in which: A represents a β-adrenergic agent or prodrug thereof, B represents a bone-targeting moiety; and :: represents an ionic bond between A and B that dissociates under appropriate physiological conditions to release A in the vicinity of targeted osteoblasts.

In yet other embodiments, the bone targeting moieties and β-adrenergic agents are associated via non-covalent interactions of linker pairs, such as represented in the general formula (IV):


[(A-L′]n[B-L″]m

wherein

A, B, n and m are as defined above; and

L′ and L″ independently represents linking groups that non-covalently associate with one other to form the drug conjugate. An example of a suitable L′/L″ pair is biotin and streptavidin.

It may also be desirable to conjugate another therapeutic agent to form a multifunctional (e.g., including bifunctional) drug conjugate, e.g., such as represented by general formula (V):


(A)m*(B)n(T)p

wherein

A, B, n, m and * are as defined above;

T represents a therapeutic agent other than a β-adrenergic agent; and

p is an integer of 1 or greater.

Exemplary therapeutic agents that T can be include estrogens or their equivalents, antiestrogens, calcitonin, bisphosphonates, calcium supplements, cobalamin, pertussis toxin, boron, DHEA and other bone growth factors such as transforming growth factor beta, activin, bone morphogenic protein, (HGH) human growth hormone, (EGF) epithelial growth factor, or (FGF) fibroblast growth factor. For example, an exemplary bifunctional conjugate is one that has the ability to deliver β-adrenergic antagonist to bone as well as another osteogenic agent such as an estrogen.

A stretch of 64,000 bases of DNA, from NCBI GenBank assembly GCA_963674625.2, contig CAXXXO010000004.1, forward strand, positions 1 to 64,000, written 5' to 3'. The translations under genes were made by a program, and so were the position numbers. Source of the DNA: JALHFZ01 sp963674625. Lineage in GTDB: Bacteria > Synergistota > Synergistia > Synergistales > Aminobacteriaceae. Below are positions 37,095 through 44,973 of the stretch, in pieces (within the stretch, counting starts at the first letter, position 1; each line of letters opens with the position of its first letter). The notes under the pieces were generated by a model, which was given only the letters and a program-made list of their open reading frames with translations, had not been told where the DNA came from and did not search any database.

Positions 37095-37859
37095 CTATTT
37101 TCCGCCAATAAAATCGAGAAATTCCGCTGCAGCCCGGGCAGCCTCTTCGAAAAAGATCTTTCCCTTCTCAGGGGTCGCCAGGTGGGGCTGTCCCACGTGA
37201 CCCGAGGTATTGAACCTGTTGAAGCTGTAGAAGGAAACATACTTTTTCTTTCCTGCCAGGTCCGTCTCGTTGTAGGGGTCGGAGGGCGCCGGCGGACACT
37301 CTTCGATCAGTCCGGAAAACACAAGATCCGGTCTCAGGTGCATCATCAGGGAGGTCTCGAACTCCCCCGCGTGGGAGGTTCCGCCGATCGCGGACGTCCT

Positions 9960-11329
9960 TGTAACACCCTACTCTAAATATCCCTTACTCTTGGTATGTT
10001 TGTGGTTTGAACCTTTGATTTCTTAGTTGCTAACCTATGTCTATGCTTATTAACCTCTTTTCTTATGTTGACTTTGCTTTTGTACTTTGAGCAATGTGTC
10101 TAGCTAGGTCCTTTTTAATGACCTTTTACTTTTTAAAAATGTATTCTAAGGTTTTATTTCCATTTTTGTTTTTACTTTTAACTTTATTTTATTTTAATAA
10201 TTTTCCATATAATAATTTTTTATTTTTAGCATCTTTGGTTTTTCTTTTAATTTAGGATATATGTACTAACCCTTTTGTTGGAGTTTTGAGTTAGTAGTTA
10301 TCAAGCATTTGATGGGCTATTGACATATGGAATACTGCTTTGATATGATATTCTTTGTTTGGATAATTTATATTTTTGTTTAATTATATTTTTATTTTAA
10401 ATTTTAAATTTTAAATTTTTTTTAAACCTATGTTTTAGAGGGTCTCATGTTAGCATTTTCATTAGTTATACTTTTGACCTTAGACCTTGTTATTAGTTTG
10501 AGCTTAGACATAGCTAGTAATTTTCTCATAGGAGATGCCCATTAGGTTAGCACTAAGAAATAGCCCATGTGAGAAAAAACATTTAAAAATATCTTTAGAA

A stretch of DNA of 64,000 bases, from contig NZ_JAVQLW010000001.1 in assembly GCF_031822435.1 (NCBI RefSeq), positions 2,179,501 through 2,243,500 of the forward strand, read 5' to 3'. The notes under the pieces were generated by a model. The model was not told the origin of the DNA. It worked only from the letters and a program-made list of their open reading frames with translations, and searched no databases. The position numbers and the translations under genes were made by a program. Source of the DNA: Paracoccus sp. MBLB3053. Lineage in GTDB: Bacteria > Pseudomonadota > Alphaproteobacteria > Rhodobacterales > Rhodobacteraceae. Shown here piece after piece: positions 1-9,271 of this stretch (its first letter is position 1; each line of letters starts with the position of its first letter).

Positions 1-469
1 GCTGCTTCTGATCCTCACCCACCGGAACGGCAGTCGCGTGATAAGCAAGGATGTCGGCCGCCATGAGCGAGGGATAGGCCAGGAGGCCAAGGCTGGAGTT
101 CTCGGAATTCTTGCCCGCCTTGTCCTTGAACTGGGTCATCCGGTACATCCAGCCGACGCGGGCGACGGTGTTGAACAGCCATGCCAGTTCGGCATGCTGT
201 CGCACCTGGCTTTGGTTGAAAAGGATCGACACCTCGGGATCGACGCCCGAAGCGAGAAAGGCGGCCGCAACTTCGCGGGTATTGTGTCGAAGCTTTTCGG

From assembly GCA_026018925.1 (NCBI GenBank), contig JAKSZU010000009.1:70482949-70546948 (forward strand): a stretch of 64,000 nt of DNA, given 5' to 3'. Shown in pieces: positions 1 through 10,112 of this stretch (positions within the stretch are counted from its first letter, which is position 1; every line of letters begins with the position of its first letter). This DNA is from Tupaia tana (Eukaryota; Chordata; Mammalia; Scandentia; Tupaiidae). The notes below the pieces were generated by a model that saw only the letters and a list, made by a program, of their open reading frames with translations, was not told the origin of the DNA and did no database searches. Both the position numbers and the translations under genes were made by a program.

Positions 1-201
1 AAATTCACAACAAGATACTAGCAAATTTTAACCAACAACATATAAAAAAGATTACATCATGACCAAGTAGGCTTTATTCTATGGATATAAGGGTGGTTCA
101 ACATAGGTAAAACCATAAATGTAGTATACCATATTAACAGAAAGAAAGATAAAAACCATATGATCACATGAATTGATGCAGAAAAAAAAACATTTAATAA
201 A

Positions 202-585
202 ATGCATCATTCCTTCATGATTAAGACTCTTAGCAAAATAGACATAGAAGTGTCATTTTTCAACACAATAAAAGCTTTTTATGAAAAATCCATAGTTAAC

In preferred embodiments, the conjugated drugs of the present invention have a higher therapeutic index (TI) relative to the β-adrenergic agent itself in the treatment of the bone disease or condition. The “therapeutic index” of a drug refers to the ratio of the concentration at which a therapeutic agent exerts an undesired effect to the concentration at which it exerts a desired effect. A higher therapeutic index is preferable as it provides a greater margin of safety.

As stated above, β-adrenergic antagonists are known to have a variety of adverse side effects in sites other than bone, including, for example, bronchoconstriction, hypoglycemia, heart failure, and CNS effects such as nausea, nightmares, insomnia and depression, dizziness, inability to get or maintain an erection (impotence), cold arms, hands, legs, or feet due to poor blood flow to these areas, slow heart rate, shortness of breath, and wheezing in people with asthma.

By targeting a β-adrenergic antagonist to bone, the conjugates of the present invention may have a higher TI compared to the same but unconjugated r-adrenergic antagonist. The increase in therapeutic index can contribute, to such dosing features as: (1) by specifically delivering a β-adrenergic antagonist to bone, its concentration in a patient's circulation is effectively decreased, leading to reduced adverse effects in other parts of the body; and/or (2) bone-targeted delivery of a β-adrenergic antagonist may reduce the amount of a β-adrenergic antagonist to produce a therapeutically effective result, i.e., a lower dose (moles) of β-adrenergic antagonist is administered.